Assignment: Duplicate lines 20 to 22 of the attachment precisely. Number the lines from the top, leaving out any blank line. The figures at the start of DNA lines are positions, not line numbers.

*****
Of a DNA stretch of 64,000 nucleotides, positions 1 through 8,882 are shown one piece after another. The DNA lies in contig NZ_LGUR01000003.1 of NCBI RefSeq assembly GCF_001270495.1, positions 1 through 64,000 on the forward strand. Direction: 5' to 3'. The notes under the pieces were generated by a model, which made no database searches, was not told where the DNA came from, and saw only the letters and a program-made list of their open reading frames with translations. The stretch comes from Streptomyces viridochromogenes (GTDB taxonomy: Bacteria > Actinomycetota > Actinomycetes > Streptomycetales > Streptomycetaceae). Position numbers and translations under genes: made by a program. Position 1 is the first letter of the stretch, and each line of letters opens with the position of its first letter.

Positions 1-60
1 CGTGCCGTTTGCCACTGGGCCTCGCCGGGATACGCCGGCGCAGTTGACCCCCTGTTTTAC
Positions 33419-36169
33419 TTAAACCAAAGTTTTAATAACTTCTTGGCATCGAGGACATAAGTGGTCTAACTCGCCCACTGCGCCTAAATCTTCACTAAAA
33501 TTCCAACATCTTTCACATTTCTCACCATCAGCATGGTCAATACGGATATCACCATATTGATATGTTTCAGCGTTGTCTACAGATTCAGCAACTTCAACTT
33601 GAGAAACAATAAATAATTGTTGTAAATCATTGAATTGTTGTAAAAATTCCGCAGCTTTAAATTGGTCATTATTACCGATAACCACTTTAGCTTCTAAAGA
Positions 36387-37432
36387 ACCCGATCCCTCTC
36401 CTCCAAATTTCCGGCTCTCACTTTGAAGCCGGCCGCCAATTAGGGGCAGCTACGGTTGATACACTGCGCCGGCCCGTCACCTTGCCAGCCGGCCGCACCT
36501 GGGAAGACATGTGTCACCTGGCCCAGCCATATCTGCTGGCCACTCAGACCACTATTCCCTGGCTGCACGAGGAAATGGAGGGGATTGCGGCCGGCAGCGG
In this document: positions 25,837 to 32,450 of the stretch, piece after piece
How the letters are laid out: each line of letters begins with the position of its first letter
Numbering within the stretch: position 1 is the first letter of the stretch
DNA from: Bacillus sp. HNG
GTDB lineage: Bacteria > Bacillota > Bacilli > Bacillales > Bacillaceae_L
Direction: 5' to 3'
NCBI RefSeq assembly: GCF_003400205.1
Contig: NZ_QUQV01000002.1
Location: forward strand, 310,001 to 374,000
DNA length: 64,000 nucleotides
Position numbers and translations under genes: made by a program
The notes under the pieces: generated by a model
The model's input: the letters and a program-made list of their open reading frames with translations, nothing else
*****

Location: forward strand, 310,001 to 374,000
DNA length: 64,000 nucleotides
Position numbers and translations under genes: made by a program